As you may remember, back in May I wrote an article titled, “Why Evangelicals Struggle with Classical Theism.” One of my concluding observations was that evangelicals fail to appreciate the accommodated nature of Scriptural language. When we petition God to “make his face shine upon us” (Num. 6:25), we know better than to assume that God has a face. “God is spirit” (Jn. 4:24), we say. God is not literally a “rock,” “fortress,” or “shield” (Ps. 18:2). Neither does he have feathers or wings (Ps. 91:4). Even though these two examples seem simple enough, we struggle to make sense of those passages that attribute human emotions to God. Since God dwells in the bliss of his Triune life, he doesn’t experience emotional fluctuations like finite, sinful human beings. Yet we’re befuddled when we read that God “repents” (Gen. 6:6; Exod. 32:14), or that he “restrained his anger often” because he “remembered that they were but flesh” (Ps. 78:38–39). The classical understanding of this language is that while it communicates something true of God, it does not denote the way God is in his being or essence. Nothing outside of God activates his perfections. Nothing outside of God makes him loving, gracious, merciful, or wrathful. He is who he is (Exod. 3:14).
With some help from my former seminary professor Scott Swain, I’d like us to see what this means for the Fatherhood of God. Here’s why: In my conversations with well-meaning Christians, I have noticed that we often speak and think of God the Father as if he shares our limitations. We say or think things like, “We know what a good father is; therefore, if God is a good father, he must be like X,” or “he would do X.”
In the following quote, Scott Swain shows that since God’s fatherhood is primary, unique, and transcendent, we should exercise more caution in this regard.
First, the fatherhood of God is primary. The fatherhood of God is the first form of fatherhood, preexisting all other creaturely forms of fatherhood. Before the existence of creation, and thus before the existence of creaturely fathers and creaturely sons, the Father and his only begotten Son dwelled in eternal, mutual delight in the fellowship of the Holy Spirit (John 1:1; 17:24–26). Moreover, just as God’s fatherhood is primary in the order of being, so also is it primary in the order of meaning. Every creaturely fatherhood in heaven and on earth is patterned after his divine fatherhood, not vice versa. He is “the Father, from whom every family in heaven and on earth is named” (Eph. 3:14–15). All creaturely fatherhood is an image and likeness of his divine fatherhood (Gen. 5:1–3).
Second, therefore, the fatherhood of God is unique. The fatherhood of God is not modeled after the fatherhood of creatures. Nor does the fatherhood of God belong to a larger class of fatherhood of which divine fatherhood and creaturely fatherhood are members. God’s fatherhood is holy, set apart, and singular. It is the fatherhood of the one God. Its meaning, therefore, is not defined by the measure of creaturely forms of fatherhood or by some generic sense of fatherhood that might apply to both God and man. The meaning of God’s fatherhood is determined by God’s fatherhood alone. He is who he is (Ex. 3:14). His fatherhood is one (1 Cor. 8:6; Eph. 4:6).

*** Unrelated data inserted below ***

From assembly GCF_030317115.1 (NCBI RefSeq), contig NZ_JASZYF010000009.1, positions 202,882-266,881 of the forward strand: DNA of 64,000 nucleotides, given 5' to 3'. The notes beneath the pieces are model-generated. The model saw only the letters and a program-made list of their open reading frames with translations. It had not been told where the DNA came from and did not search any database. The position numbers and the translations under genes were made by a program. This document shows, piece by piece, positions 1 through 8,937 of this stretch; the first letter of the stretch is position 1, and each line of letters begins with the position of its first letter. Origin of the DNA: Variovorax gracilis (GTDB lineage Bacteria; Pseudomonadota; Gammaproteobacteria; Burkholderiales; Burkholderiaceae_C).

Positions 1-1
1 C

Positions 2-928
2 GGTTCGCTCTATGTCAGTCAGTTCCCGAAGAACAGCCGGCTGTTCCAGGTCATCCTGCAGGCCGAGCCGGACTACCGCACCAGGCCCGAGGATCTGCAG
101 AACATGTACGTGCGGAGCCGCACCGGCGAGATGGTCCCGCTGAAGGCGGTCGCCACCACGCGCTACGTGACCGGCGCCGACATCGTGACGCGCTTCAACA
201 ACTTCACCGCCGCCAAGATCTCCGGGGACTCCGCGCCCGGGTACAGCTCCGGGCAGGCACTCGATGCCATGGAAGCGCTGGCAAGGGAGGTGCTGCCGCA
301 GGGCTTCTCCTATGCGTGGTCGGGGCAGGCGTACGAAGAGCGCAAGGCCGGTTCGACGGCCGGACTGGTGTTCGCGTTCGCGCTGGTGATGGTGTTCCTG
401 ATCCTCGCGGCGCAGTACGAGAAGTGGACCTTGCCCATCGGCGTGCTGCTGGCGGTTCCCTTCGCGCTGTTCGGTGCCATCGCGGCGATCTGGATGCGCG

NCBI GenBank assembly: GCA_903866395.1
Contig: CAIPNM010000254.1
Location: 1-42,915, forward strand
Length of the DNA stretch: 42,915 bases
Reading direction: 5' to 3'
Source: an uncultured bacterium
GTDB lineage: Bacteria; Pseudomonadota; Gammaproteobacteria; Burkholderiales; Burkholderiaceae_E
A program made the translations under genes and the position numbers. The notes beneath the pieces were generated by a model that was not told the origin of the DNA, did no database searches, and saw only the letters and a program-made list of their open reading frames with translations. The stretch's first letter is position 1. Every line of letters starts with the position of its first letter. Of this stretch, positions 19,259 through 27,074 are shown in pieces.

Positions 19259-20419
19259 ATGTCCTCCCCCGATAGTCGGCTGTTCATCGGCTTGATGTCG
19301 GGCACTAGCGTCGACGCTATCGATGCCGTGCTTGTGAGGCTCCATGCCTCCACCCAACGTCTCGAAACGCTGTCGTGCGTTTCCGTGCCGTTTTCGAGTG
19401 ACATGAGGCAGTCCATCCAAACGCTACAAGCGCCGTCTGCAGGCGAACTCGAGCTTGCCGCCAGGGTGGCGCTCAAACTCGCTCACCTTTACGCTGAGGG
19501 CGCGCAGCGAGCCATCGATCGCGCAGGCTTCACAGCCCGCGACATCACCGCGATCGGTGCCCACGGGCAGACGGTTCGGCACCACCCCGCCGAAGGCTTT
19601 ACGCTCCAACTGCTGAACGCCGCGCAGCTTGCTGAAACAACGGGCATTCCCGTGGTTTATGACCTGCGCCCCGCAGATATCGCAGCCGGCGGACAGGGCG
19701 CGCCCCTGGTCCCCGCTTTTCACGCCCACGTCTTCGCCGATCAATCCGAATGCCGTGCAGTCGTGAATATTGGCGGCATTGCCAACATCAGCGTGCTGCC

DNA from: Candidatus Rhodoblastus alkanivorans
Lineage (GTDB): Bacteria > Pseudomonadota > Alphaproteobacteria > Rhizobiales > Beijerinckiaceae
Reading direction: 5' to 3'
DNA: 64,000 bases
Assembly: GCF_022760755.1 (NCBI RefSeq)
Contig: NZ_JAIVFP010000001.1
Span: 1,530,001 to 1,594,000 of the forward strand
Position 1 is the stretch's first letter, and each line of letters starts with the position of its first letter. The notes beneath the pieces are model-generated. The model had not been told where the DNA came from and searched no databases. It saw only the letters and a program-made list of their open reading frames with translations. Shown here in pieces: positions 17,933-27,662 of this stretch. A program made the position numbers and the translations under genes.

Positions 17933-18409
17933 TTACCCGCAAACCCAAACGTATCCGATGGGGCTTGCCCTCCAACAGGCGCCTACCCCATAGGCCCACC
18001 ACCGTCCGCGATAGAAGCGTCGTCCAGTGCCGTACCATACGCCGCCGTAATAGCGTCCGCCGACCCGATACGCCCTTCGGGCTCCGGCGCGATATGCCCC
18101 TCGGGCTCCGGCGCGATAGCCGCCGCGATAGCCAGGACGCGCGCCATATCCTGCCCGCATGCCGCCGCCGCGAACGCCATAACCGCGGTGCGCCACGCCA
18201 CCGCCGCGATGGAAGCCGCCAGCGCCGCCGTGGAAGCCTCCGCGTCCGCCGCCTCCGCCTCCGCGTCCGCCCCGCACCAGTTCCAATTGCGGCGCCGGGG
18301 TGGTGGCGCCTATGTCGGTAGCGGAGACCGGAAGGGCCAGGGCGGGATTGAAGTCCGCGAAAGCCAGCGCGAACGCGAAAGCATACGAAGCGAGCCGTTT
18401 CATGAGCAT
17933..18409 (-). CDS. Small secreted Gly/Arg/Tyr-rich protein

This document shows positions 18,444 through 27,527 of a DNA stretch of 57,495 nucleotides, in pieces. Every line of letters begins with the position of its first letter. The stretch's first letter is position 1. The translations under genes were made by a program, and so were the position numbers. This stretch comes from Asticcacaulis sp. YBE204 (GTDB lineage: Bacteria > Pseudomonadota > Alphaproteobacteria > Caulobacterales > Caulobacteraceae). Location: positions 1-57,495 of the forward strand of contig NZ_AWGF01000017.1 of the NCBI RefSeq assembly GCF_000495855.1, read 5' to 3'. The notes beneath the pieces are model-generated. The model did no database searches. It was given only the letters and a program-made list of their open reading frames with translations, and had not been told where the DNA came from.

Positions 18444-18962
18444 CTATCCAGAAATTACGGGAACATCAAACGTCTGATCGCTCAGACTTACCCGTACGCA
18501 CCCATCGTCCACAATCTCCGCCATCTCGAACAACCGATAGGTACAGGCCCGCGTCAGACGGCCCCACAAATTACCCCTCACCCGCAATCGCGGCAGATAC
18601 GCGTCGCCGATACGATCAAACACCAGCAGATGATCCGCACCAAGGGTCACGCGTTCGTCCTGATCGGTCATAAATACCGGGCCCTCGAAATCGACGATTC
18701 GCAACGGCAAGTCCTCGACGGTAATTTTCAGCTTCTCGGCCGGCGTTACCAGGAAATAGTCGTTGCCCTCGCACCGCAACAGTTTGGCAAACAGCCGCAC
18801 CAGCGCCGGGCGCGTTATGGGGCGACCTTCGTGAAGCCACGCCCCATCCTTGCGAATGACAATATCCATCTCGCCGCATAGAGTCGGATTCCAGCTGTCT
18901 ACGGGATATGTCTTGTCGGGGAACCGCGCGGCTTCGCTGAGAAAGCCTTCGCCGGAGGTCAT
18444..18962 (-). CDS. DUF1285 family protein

Third, therefore, the fatherhood of God is transcendent. Because the fatherhood of God is primary, first in the order of being and first in the order of meaning, and because the fatherhood of God is unique, determined by God’s fatherhood alone and not by an external standard of fatherhood, the fatherhood of God transcends all creaturely limitations. Unlike the fatherhood of creatures, the fatherhood of God is not dependent, not composite, not changing, not limited, and not temporal. It is self-existent, simple, immutable, infinite, and eternal. God’s radiant fatherhood is “above” all other forms of fatherhood; he is “the Father of lights, with whom there is no variation or shadow due to change” (James 1:17).
The preceding discussion helps us appreciate why there is a family resemblance between God’s fatherhood and creaturely forms of fatherhood—the latter are patterned after the former. It also helps us appreciate why there can be no one-to-one comparison between God’s fatherhood and creaturely forms of fatherhood—God’s fatherhood is unique and transcendent.
(The Trinity: An Introduction, 70–71)
The late Nicholas Lash (1934–2020) used to say that theology is the practice of learning to watch our words before God. Immersing ourselves in Scripture and church tradition will enable us to know and speak well of God and all things in relation to him.
On the journey with you . . .